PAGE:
Middlebury, Police to Investigate Violent Protest of Murray Lecture | Off Message

Middlebury, Police to Investigate Violent Protest of Murray Lecture


Professor Allison Stanger with Charles Murray on the live stream
  • Professor Allison Stanger with Charles Murray on the live stream
Updated March 7, 2017, with comments from Middlebury police.

Middlebury College has begun an independent investigation into what happened during — and after — an attempted lecture by controversial author Charles Murray, the school president said Monday.

The Middlebury Police Department will also begin an investigation into a confrontation that happened after the lecture, as Murray left the campus hall, Laurie Patton said in a statement. However, the department’s chief said that it has yet to receive a criminal complaint.

A school official previously said Professor Allison Stanger was injured while protecting Murray from a “mob” that descended on them as they tried to leave Thursday evening.

“This was an incredibly violent confrontation,” Bill Burger, the Middlebury College vice president for communications, told Seven Days on Friday.

School officials aborted an attempted lecture by Murray, who has been described by the Southern Poverty Law Center as a white nationalist, after protesters shouted him down from inside Wilson Hall. He later gave an abbreviated talk, live streamed online and mediated by Stanger, from a different room inside the McCullough Student Center.

The school initiated an independent investigation “to establish a baseline of information,” Patton wrote. An account submitted to the press Saturday, purportedly by an anonymous group of students, refutes much of the college’s account of the incident and portrays staff and public safety officers as the aggressors during the confrontation.

Patton said the school believes both students, along with protesters who came from off campus, were involved. The college will cooperate with the police investigation, she said.

“Our process must be fair and just. To be clear, I want to state that peaceful, non-disruptive protest is not only allowed at Middlebury, it is encouraged,” Patton wrote. “We all have the right to make our voices heard, both in support of and in opposition to people and ideas. Our concern is acts of disruption and violence, where available means of peaceful protest were declined.”

Murray is best known for his 1994 book The Bell Curve, which seeks to correlate social inequality to genetics. He had been invited by the American Enterprise Institute Club to speak Thursday. But many of the 400 people who packed the hall drowned him out, chanted and jeered until he left the stage about 20 minutes after trying to begin his talk.
Charles Murray and his controversial book - COURTESY
  • Courtesy
  • Charles Murray and his controversial book
Murray later recounted his attempt to leave the hall with Stanger and Burger. Much of his account corroborates the version Burger gave Seven Days on Friday morning.

“If it hadn’t been for Allison and Bill keeping hold of me and the security guards pulling people off me, I would have been pushed to the ground. That much is sure,” Murray wrote in his account published online Sunday. “What would have happened after that I don’t know, but I do recall thinking that being on the ground was a really bad idea, and I should try really hard to avoid that. Unlike Allison, I wasn’t actually hurt at all.”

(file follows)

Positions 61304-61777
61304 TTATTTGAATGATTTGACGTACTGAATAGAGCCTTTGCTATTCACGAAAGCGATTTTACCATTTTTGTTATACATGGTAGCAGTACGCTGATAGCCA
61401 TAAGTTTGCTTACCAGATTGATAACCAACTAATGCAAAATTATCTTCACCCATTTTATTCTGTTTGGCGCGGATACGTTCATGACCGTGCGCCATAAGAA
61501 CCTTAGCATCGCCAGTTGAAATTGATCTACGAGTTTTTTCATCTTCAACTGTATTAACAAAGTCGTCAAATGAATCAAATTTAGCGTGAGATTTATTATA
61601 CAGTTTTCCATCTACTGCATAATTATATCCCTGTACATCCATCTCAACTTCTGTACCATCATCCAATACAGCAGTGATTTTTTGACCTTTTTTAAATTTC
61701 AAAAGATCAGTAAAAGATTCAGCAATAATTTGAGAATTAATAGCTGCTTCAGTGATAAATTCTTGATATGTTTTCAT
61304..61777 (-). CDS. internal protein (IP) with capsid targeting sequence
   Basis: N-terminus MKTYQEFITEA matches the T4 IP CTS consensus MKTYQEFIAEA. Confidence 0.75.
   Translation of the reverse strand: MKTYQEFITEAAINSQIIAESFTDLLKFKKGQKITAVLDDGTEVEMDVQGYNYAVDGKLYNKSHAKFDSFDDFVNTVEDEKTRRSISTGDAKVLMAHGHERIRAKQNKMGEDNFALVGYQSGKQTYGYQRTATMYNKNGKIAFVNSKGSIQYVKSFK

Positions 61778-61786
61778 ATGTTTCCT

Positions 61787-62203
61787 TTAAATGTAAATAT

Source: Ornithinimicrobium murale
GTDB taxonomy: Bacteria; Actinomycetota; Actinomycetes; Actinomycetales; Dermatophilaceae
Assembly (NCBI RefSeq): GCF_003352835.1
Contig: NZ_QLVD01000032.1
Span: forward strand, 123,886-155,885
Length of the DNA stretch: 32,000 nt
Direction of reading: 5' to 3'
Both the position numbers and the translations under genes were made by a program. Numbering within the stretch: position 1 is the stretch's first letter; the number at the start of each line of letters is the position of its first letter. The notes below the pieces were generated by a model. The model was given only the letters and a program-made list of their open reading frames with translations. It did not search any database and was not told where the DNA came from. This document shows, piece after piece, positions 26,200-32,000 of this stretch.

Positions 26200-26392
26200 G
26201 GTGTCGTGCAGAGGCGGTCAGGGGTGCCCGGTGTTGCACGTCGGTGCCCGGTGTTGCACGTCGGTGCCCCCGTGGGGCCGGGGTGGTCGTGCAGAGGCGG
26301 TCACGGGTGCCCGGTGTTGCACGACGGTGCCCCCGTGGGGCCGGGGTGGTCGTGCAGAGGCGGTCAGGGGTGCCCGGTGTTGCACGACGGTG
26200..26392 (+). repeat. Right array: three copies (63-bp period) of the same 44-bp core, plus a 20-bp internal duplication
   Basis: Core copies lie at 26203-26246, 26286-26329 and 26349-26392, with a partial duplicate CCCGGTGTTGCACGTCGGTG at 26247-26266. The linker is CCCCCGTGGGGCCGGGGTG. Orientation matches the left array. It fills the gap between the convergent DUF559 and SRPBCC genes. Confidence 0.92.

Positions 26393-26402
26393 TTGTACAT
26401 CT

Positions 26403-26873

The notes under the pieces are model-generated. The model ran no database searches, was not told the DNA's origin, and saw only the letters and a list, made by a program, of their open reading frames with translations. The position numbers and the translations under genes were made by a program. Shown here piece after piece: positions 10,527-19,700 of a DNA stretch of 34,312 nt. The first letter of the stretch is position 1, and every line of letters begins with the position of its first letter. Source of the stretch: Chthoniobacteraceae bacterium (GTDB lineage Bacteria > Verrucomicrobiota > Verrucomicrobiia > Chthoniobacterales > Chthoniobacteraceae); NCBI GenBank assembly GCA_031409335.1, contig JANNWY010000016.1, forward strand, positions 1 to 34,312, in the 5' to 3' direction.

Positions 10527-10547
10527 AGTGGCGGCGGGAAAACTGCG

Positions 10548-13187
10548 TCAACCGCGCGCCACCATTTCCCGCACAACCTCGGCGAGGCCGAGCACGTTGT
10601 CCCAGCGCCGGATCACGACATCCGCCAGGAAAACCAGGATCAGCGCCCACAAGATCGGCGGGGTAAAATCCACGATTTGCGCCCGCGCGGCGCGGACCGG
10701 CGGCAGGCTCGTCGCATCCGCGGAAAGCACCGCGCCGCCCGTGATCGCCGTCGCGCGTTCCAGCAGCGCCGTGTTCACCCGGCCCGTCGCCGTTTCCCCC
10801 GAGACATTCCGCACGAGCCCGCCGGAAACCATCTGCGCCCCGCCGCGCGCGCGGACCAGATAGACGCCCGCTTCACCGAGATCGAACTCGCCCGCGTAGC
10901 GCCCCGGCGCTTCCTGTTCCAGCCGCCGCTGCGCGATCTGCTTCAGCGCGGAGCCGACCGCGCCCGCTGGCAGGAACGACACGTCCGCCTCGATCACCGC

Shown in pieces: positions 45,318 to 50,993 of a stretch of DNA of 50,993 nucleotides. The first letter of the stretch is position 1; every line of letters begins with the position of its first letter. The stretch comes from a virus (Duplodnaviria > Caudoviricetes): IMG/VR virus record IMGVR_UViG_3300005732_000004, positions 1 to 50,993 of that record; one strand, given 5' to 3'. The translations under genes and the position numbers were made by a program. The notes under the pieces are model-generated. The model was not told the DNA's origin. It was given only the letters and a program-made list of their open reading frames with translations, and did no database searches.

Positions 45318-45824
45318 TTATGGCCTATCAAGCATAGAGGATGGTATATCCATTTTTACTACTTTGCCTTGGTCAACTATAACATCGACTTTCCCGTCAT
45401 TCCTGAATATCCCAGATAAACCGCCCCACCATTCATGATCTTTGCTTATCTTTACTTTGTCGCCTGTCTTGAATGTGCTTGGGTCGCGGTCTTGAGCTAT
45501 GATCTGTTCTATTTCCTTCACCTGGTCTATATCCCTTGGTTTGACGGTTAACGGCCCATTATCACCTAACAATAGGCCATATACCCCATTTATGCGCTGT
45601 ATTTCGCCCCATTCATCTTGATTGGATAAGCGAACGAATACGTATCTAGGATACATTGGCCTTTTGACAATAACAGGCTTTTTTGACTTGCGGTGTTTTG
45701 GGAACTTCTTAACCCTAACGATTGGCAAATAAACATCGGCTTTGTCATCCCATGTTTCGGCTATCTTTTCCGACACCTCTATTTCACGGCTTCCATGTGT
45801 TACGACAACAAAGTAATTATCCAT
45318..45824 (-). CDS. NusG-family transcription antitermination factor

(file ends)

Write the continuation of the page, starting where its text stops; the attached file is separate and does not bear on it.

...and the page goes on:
Neither Burger nor Stanger responded to requests for comment, nor did Alex Prolman, a Burlington man who helped students connect with the media ahead of the protest.

Middlebury Police Chief Thomas Hanley said Tuesday that he has yet to speak with Patton. There is currently no police investigation into the incident, he said, because there has been no complaint filed. A police investigator visited campus Monday to try and contact Stanger but she was not there and has not responded to calls, the chief told Seven Days.

“We have no details, we have no witnesses and right now, I don’t even have a complainant,” Hanley said. “Right now, we have no information.”

He added of Stanger: “If they’d like to make a complaint that she’s been assaulted, we’ll sit her down and get a statement from her.”

Several officers were on hand during the attempted lecture, Hanley said: two in plainclothes and five others near the building. After the disruption, which Hanley said at no time violated the law, students and even masked protesters “were cordial to the officers” and thanked them for being there.

“We knew at a meeting before this that students were going to do this,” Hanley said. “They made that quite clear.”

Officers left after the lecture but were summoned back to campus 40 minutes later, following the incident outside the hall. Initially, dispatchers sent the officers to the wrong location, so by the time they arrived at the correct spot, the car carrying Murray, Stanger and Burger was gone, and only a few people were “milling about,” Hanley said.

Hanley wants to have an “after action” debrief with the college and his department to “make sure this doesn’t happen in the future.” He’s spent 26 years as Middlebury chief and said he’s cultivated a great relationship with the college.

Stanger still has time to make a complaint but Hanley warned it becomes harder to find witnesses and the assailants the longer she waits.

“All I know is we don’t have a case and we’re proceeding with business as usual,” he said.

Patton, in her statement, said that “Murray’s appearance laid bare deep divisions in our community.”

“There is hard work ahead for all of us: learning to be accountable to one another, and learning to stand in community with one another,” she said. “We must affirm our shared values and goals and hold each other to them, and we must listen differently, helping others to be fully heard and seen.”